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Small businesses are aiming for big growth in 2022, even in the face of challenges caused by rising prices, according to a new report.
The Federation of Small Business’s Small Business Index revealed that cost pressures have hit a seven-year high, with 78% of the 1,200-plus SMEs surveyed saying their outgoings have increased. However, more than half (54%) still expect to grow their business this year. The figure is up four percentage points from the same period in 2019, before the Covid pandemic hit.
“After two years of turmoil, in which firms have once again shown their adaptability and resilience, the small business community stands ready to spur our economic recovery,” FSB national chairman Mike Cherry said. “The majority intend to grow over the coming 12 months, and many are looking to increase headcounts.” One in six increased their headcounts in the three months to December, and a similar number expect to boost staff numbers this quarter.
Staffing has become an issue for some businesses, with six in 10 saying that the tightening labour market has led them to increase wages. A third say a lack of appropriately skilled staff represents a “substantial barrier to growth”.
The FSB says more support is needed to help SMEs achieve their growth goals. “We urgently need the Government to start looking closely at the policies that will empower the small business community to spur our recovery from this recession as it did in the last,” Mike said. “The growth intentions are there, but we need the right support to turn vision into reality.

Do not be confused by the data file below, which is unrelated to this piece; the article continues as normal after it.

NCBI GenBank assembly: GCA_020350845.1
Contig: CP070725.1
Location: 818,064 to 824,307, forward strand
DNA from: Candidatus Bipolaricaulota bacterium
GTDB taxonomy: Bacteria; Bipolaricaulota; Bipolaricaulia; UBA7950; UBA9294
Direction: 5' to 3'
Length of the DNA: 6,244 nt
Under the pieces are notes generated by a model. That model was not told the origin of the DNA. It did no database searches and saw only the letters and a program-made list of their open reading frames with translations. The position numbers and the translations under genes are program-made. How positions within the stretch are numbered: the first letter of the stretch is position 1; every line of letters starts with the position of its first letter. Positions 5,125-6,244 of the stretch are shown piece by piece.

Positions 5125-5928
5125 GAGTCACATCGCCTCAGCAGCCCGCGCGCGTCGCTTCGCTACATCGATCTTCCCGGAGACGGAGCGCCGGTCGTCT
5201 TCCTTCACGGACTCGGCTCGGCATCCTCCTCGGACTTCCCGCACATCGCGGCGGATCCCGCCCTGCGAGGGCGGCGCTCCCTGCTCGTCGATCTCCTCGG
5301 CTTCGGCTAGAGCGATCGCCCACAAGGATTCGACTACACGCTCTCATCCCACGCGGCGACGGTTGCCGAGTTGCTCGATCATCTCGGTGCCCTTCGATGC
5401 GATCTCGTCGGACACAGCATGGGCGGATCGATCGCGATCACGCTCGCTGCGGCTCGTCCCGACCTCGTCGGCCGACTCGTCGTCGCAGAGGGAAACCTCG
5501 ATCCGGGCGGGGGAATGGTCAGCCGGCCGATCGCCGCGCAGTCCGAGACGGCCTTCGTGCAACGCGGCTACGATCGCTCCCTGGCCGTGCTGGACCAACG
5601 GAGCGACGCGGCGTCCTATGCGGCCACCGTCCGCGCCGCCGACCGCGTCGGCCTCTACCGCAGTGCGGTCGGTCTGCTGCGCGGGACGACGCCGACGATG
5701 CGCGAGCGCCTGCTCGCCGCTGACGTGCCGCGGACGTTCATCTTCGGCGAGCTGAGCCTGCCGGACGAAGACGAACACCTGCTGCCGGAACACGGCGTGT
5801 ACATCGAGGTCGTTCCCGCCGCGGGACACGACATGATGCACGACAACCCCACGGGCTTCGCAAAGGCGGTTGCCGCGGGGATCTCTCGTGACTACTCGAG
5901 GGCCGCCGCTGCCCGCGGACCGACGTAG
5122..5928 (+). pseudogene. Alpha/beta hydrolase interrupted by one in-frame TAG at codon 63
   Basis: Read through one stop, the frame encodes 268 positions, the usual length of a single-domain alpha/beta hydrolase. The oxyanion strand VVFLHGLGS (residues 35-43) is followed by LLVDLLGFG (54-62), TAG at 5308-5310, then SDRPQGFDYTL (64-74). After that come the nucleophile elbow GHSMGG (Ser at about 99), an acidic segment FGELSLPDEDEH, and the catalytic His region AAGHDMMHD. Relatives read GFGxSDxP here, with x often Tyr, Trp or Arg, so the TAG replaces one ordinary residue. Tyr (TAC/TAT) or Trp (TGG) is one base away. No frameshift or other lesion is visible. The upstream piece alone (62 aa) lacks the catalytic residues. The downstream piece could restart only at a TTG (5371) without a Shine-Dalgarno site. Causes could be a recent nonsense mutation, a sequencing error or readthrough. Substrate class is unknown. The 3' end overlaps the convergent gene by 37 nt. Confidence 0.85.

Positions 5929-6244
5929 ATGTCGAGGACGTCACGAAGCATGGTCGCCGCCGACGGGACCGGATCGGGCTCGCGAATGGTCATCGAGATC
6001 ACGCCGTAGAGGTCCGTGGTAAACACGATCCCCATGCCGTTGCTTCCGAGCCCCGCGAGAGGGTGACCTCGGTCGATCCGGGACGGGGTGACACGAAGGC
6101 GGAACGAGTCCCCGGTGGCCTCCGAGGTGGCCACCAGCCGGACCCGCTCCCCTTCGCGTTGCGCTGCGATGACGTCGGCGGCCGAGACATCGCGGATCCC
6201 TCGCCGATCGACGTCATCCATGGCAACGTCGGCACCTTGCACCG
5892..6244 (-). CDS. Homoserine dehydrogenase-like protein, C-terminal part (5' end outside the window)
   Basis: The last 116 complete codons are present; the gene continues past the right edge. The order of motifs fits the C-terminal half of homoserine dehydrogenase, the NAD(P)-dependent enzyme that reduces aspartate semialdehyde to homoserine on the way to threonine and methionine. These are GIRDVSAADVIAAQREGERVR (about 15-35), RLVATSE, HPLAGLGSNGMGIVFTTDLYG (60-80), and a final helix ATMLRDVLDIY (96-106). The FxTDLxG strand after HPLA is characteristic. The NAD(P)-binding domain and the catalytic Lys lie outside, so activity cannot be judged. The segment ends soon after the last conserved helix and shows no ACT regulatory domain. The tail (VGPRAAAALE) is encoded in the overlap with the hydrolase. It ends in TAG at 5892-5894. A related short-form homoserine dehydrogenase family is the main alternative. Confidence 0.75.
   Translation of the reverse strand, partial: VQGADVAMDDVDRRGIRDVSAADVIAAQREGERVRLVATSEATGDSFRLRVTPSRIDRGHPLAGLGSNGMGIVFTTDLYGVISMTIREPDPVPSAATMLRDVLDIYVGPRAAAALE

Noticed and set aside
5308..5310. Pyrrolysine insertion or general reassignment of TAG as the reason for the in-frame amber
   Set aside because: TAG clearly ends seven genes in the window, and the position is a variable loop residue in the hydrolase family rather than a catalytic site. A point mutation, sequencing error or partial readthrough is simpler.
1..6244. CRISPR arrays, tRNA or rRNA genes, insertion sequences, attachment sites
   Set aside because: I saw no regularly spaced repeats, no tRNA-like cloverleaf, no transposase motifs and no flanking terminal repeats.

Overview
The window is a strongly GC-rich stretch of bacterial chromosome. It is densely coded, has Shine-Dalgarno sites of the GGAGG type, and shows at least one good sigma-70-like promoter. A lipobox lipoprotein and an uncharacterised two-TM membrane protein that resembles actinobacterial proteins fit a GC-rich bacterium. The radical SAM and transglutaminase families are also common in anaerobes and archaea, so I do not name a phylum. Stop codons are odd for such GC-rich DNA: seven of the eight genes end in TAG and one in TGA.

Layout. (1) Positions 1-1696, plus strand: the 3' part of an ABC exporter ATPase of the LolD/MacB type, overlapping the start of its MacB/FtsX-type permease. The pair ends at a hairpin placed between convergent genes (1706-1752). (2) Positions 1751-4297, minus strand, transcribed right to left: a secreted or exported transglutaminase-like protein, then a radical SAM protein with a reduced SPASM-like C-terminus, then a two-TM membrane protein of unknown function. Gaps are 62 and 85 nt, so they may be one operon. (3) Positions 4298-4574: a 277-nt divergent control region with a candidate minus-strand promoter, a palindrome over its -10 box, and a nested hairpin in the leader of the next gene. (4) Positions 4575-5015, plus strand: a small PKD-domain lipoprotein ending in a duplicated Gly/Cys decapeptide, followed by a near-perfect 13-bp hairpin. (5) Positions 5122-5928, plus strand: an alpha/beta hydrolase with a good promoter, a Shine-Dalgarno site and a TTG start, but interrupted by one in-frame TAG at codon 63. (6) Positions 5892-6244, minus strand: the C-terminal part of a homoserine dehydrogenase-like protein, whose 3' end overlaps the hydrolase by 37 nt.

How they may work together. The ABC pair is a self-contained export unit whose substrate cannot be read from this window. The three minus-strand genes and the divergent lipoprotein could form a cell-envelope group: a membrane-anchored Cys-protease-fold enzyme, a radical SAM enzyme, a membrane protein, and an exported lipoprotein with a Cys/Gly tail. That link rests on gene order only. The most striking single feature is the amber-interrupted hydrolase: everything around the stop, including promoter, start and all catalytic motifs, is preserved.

“New enterprises are launched everyday across the UK, never more so than at times like this when the economy is changing apace,” he said. “Our start-ups need funding to go on and be the employers and innovators of tomorrow.”
Throughout the pandemic, the start-up industry has reported an increase in new food-related businesses, and recent figures back up this trend. Analysis by Simply Business, a provider of small business insurance, said more and more people are turning their hobbies into careers. Home baking featured in the top 10 fastest-growing sectors, with a 24% increase driven by bakers looking to set up their own small businesses.
The research revealed there was also a 62% increase in the number of online retailers and a 113% increase in market stall traders compared with 2020. The number of self-employed caterers rose 36% too, reflecting the growing popularity of outdoor leisure, food stalls and outdoor dining, accelerated by Covid-19.
“Small Businesses and the self-employed are vital to the UK economy, accounting for 99% of all British businesses – but few have been hit harder by Covid-19,” said UK CEO of Simply Business, Alan Thomas.
“Thankfully, small business owners have shown resilience, innovation and creativity at every stage of the pandemic,” he said. “And as a wave of challenges persist – from staff shortages to supply chain issues – it’s incredibly encouraging to see UK entrepreneurs leading the way when it comes to our recovery.
“Put simply, our economy and communities need small businesses to bounce back, so it’s heartening to see a new wave of entrepreneurs seizing the opportunity to start up.”